Down East 2013 ©
Charlie and me buzzed over to the Agway, Saturday. He was picking up his snow blower, which was in for a tune up, and I wanted to get some more bulbs to sneak into the ground. You know, before it’s too late. I got some assorted tulips and daffodils. Come spring, you can’t have enough of them, in my opinion. Those hopeful, green shoots pokin’ their way up out of the remaining patches of snow. Then, gorgeous flowers: red, yellow, pink, orange! It perks my spirit up, no end.
I also got three amaryllis, the kind that come in a box you grow from scratch. Boy, when they bloom, they look so pretty on our kitchen table, which we got in front of our picture window overlooking the backyard bird feeders. And the flowers last for ages! I was tempted to pick up some to them paperwhites, too, but then I remembered the smell. Kind of overwhelming, you know?
So Charlie’s out back, settling up with the small engine repair guys and shooting the breeze, no doubt. I’m at the checkout up front, paying for my bulbs, when a new display of bird feeders catch my eye. What got my attention was the design. They’re round, right? And the sides are this collapsible wire mesh. Looked like something you’d use in the kitchen to hold onions or something. Then I saw the name, “Genuine Squirrel-Proof Wild Bird Feeder” it said on the label.
“Joyce, are these feeders really squirrel-proof?” I ask. She and her husband Roger have owned the Agway since I can remember.
“Nothing’s 100 percent, Ida” she replies, “Let’s just say it’s squirrel resistant.”
“Darn! Had my hopes up there for a minute. Charlie is something else with those squirrels.”
“Roger’s the same.”
“My feeling is, squirrels got to eat, too. And if they’re smart enough to get past the squirrel guard, let ‘em have a little reward, if you know what I’m saying.”
“I hear you. You wouldn’t believe how much time and energy Roger puts into it. He’s tried every gewgaw they send us. Even rigged up something with one of them plastic liter soda bottles. Awhile back, I look out in the yard and see Roger greasing the pole of the birdfeeder with my Crisco!”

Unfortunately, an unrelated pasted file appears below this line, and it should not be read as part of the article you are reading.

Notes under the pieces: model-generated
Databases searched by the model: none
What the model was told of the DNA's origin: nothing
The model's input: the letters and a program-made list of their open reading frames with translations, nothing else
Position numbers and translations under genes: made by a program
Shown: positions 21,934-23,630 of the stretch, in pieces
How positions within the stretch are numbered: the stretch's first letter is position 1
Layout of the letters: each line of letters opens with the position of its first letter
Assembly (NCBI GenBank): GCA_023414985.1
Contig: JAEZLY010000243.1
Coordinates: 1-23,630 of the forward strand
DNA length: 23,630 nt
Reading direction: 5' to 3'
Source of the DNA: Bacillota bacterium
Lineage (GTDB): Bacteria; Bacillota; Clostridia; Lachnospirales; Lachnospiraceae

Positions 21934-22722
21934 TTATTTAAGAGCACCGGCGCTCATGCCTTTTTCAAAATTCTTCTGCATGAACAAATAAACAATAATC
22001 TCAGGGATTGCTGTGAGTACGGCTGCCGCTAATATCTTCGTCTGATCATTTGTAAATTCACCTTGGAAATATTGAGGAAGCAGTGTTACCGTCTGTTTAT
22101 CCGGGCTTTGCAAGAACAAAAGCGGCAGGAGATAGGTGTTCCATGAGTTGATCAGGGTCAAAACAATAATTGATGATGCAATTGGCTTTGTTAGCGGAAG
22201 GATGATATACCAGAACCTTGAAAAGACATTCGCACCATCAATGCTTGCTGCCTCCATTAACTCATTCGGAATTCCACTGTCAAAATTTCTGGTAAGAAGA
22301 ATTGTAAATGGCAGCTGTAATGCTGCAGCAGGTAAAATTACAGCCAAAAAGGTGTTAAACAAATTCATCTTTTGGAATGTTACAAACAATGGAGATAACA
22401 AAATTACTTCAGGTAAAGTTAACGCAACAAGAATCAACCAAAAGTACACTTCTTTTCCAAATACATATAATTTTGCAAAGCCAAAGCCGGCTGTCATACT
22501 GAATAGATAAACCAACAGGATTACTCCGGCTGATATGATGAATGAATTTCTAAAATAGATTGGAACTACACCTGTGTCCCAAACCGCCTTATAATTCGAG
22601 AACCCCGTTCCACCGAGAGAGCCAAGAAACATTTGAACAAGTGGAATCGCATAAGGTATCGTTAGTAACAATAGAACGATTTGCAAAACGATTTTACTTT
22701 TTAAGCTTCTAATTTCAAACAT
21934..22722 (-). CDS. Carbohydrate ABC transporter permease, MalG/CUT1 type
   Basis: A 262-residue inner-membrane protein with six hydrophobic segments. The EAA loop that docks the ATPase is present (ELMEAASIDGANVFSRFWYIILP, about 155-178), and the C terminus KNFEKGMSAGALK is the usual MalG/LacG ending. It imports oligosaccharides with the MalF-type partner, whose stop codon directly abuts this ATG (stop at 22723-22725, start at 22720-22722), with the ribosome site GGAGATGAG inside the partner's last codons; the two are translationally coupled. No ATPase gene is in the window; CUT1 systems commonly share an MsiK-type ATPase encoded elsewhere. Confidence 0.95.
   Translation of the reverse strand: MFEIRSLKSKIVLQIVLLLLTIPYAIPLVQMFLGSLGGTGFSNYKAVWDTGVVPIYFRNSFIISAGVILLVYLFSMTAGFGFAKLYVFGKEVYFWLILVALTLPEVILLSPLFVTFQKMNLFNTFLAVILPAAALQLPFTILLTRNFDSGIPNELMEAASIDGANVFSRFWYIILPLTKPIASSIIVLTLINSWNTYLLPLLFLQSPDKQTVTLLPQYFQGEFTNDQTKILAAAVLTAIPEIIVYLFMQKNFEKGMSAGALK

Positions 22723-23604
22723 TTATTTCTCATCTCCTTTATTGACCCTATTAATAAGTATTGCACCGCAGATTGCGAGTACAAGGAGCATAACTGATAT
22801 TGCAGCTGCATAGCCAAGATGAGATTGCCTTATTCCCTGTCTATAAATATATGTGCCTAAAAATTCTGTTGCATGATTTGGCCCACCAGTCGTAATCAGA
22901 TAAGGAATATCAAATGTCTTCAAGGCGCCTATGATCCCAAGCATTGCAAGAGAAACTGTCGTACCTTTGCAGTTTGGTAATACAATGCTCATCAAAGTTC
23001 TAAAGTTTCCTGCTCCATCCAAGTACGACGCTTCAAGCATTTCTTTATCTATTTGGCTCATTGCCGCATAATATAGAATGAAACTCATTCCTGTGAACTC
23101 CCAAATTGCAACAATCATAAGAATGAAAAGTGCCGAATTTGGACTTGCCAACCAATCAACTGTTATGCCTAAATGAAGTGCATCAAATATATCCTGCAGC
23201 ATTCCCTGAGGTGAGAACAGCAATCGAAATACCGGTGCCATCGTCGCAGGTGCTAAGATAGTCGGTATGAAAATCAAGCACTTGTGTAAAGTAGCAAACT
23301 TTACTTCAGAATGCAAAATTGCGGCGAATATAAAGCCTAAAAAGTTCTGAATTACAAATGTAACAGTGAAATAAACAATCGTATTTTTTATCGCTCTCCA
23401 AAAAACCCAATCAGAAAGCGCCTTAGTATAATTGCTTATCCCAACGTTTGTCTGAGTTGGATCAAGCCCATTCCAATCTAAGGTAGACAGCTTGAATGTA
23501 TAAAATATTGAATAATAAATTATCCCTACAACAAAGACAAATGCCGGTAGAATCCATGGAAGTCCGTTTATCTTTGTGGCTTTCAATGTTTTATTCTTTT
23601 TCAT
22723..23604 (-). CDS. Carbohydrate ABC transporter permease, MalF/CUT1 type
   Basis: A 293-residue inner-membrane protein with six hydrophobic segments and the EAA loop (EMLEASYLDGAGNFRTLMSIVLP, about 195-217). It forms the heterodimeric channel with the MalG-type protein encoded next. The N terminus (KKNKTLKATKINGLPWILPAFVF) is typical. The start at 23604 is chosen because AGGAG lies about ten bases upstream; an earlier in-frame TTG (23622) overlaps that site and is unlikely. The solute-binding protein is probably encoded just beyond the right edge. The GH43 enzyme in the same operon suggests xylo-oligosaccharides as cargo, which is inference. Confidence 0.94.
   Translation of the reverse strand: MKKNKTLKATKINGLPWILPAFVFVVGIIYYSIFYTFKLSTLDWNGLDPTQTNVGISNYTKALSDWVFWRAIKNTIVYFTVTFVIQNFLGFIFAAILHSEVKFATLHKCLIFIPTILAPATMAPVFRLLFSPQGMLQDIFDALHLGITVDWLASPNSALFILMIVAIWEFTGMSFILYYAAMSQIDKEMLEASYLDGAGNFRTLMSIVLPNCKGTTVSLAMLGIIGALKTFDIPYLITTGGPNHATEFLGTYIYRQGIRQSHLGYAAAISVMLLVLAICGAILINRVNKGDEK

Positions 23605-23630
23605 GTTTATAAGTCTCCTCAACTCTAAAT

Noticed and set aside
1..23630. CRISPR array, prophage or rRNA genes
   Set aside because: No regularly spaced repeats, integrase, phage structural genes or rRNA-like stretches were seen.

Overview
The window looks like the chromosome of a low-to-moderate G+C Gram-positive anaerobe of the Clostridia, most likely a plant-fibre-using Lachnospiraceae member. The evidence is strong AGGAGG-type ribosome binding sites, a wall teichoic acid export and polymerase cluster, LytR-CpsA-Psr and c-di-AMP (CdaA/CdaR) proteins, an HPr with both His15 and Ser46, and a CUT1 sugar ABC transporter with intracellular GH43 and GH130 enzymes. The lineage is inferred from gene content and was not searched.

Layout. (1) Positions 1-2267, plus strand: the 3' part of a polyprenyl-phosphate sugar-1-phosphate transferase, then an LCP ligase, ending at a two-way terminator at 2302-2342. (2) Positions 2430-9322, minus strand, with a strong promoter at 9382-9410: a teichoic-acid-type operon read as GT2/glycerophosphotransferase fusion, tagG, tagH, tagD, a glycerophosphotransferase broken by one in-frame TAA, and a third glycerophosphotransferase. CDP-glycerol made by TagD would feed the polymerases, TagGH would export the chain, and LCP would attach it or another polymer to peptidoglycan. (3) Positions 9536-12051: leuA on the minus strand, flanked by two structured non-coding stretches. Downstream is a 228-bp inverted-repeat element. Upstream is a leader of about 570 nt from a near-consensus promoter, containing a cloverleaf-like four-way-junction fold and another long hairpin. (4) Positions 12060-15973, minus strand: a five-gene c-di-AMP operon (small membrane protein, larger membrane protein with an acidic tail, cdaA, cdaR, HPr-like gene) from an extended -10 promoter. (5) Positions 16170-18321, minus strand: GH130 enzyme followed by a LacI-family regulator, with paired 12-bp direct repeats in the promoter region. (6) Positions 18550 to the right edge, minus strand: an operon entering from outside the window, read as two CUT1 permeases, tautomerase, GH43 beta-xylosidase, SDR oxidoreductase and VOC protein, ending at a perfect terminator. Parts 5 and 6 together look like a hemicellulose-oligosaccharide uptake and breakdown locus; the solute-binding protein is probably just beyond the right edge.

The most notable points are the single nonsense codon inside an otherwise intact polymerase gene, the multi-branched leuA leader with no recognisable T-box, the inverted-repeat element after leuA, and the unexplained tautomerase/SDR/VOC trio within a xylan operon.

“Oh, yeah! Charlie’s been there, done that. He’s forever startling me, knocking on the window to scare the poor buggers away from the feeder.”
“Men! It’s a good thing they come with such handy accessories.”
“Don’t you just know it! That’s their savin’ grace.”
I’m studying the bird feeder in question, reading the label. “Virtually indestructible, huh?”
“That it is. We’ve had ours up all summer, and it’s in great shape. If you don’t count the 22 holes.”
“Yup. Them squirrels got Roger so ticked off, he shot at it.”
“I told him, ‘The least you could do is wait ‘til the squirrels are on the ground!’ He goes, ‘Damn thing ain’t squirrel-proof!’”
“Honest to God!”
“So I says to him, ‘Feeder ain’t idiot-proof, either!’”
“What’s so funny?” Charlie asks, strolling up to us.
“Girl talk, Charlie, girl talk. Your blower all set?”
“Yup. We’re good to go. I gotta swing ‘round back to pick it up.”
“Thanks, Joyce,” I says. “Always a pleasure.”
“Back at ya, Ida.”
On our way out of the store, the kissing balls and wreaths caught my eye. But I’m waiting ‘til next weekend before I shift to balsam, holly, and ho, ho ho. My motto is: Let’s keep Christmas in December where it belongs. That way you appreciate it all the more.
That’s it for now. Catch you on the flip side!